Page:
– reviewed by Lettie McKie –
As part of the Last Word Festival of spoken word, the Roundhouse transformed one of their unique circular spaces into a comfy hub for informal performances and discussion. With sofas, soft lighting and projected video art installations, the hub was comfy and welcoming.
Deanna Rodger described the hub as her ‘living room’ inviting the audience to participate in an informal live Gogglebox event around the theme of Home. The evening included poetry and footage from Pete the Temp and Cardboard Citizens, as well as other snippets and performances including an appearance from Populace Theatre.
Pete the Temp’s opening film and poetry performance was a call to arms to spoken word artists to use the art form as a medium for social change. The film explored the systemic problem of homelessness within our society, focusing on property ownership as one of the root causes of inequality; “There are people dying in the shadow of empty buildings”.
Not your ordinary Gogglebox…
Unlike an evening lost forever in front of Channel 4’s Gogglebox, there was no vegetation here. The event was contemplative and relaxed, but also challenging with incredibly emotive subject matter. Sadly there wasn’t time for the planned Q&A at the end, but this was (at least in part) a good thing, allowing us to privately reflect on what we had heard and seen.
The event presented a series of diverse voices, both in person and on film, some of whom had experienced homelessness or vulnerable housing situations. One of the most resonant moments of the night was a performance by an older lady, Georgina, who had grown up in care. “I’ve still got sadness in me” she recited, reading a poem that described her longing to know a mother who she never met.
The huge amount of footage that was crammed into the hour included an interview with a lady who had lived for many years on a council estate and seen it slowly decline due to poor management. She described how a tight knit community had slowly broken down due to this neglect and how developers are keen to increase the attractiveness of the property to “a better class of people“, her response was calm and witty; “You can’t get a better class of people than us“.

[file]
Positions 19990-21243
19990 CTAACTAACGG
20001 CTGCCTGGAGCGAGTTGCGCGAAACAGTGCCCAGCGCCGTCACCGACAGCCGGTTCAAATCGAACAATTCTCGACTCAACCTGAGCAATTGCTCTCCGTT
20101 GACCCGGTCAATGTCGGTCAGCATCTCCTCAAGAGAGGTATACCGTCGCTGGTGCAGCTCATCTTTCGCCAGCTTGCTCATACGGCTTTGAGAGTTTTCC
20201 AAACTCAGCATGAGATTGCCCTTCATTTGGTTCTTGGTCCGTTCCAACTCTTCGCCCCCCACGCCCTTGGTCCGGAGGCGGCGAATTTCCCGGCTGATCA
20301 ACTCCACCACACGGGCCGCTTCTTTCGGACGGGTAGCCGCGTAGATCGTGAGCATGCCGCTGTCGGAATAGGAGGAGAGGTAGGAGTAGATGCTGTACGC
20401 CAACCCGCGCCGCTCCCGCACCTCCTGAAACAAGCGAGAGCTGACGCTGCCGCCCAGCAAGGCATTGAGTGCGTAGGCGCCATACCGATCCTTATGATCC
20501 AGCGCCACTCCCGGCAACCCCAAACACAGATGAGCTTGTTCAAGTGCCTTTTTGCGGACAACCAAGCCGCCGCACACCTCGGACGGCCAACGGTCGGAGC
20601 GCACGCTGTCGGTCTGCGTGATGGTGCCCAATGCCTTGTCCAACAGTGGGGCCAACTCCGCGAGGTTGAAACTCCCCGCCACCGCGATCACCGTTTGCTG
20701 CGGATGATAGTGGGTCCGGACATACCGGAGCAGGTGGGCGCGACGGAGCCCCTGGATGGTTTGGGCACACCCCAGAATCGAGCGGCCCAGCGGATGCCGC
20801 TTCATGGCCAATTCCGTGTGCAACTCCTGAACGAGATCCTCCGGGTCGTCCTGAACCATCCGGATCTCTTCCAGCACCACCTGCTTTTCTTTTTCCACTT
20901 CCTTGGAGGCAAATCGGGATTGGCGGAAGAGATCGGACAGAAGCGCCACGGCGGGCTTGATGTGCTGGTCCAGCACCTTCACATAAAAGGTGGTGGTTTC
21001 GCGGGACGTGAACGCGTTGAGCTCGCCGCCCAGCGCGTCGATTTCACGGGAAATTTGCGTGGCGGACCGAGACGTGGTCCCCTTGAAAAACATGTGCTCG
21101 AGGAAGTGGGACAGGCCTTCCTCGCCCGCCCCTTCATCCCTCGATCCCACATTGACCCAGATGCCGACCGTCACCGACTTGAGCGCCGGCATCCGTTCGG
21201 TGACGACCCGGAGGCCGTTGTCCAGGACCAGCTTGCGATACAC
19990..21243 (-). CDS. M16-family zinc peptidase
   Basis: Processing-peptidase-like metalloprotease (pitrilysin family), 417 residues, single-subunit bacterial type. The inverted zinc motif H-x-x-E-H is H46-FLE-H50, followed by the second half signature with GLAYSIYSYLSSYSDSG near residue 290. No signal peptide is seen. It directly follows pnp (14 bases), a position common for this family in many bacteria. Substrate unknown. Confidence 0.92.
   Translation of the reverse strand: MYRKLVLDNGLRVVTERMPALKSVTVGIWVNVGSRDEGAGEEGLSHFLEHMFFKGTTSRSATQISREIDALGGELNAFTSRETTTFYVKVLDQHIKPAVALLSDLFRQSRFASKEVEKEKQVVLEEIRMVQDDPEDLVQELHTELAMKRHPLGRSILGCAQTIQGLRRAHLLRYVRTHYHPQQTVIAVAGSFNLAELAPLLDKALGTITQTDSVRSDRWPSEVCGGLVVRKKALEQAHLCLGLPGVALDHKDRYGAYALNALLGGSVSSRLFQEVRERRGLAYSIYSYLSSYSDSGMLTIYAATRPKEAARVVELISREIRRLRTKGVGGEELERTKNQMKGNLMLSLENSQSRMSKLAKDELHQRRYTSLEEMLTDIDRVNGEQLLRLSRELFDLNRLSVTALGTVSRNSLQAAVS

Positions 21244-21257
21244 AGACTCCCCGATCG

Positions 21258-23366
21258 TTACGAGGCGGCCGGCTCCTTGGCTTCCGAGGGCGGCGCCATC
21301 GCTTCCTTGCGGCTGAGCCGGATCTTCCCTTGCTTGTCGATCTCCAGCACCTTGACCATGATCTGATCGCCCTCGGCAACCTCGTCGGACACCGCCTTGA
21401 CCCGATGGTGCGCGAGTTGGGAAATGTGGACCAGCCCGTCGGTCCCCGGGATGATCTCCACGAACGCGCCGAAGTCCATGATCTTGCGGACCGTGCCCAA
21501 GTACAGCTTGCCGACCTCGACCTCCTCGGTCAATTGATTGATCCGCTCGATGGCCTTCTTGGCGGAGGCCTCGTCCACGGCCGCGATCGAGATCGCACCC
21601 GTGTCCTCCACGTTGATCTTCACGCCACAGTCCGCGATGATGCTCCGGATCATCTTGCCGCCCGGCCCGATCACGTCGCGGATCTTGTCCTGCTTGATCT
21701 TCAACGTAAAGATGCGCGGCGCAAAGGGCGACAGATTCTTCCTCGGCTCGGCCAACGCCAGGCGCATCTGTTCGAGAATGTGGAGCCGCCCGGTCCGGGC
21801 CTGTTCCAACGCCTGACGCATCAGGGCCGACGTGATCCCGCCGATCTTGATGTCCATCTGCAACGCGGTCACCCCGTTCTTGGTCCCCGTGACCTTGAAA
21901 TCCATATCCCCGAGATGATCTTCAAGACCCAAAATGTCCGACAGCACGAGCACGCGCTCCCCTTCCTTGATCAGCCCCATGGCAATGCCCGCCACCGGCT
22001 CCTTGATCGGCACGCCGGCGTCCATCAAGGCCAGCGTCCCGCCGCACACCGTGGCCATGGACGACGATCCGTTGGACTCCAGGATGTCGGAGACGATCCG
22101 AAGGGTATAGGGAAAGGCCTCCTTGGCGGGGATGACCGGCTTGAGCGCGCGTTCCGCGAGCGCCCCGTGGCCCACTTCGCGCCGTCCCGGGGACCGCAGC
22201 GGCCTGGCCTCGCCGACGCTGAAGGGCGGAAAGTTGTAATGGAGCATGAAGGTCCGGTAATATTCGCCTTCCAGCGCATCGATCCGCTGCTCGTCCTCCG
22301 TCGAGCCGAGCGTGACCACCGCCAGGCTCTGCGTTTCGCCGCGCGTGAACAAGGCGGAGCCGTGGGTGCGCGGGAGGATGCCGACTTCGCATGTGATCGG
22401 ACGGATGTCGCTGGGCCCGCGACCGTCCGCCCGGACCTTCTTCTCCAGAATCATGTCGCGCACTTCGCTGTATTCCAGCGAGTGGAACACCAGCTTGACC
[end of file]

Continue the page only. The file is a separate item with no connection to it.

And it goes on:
Deanna also presented her own short poetry film, London Landlords, where she asks landlords to consider their young tenants as human beings, not just as a source of income. Deanna’s trademark energy and ability to capture an audience was put to good use in highlighting an issue that is clearly important to her.
Populist Theatre read the testimonies of mothers involved in one of the most controversial housing protests of recent years, the Carpenter’s Estate occupation. By choosing to speak through the voices of those involved these talented actors showed a different side to a story well documented by the press, an accapella singing trio using verbatim dialogue being a highlight of the piece. They revealed that behind the sensationalised news items vilifying them as ‘benefit scroungers’ were a group of women desperate to keep their homes and their families from needless uprooting.
As the event came to an end our host left us with a question to mull over in the bar
“If you could reimagine home what would it look and feel like?”
The answers will be as the diverse as the people who need one but it is discussions like these that make you appreciate your own.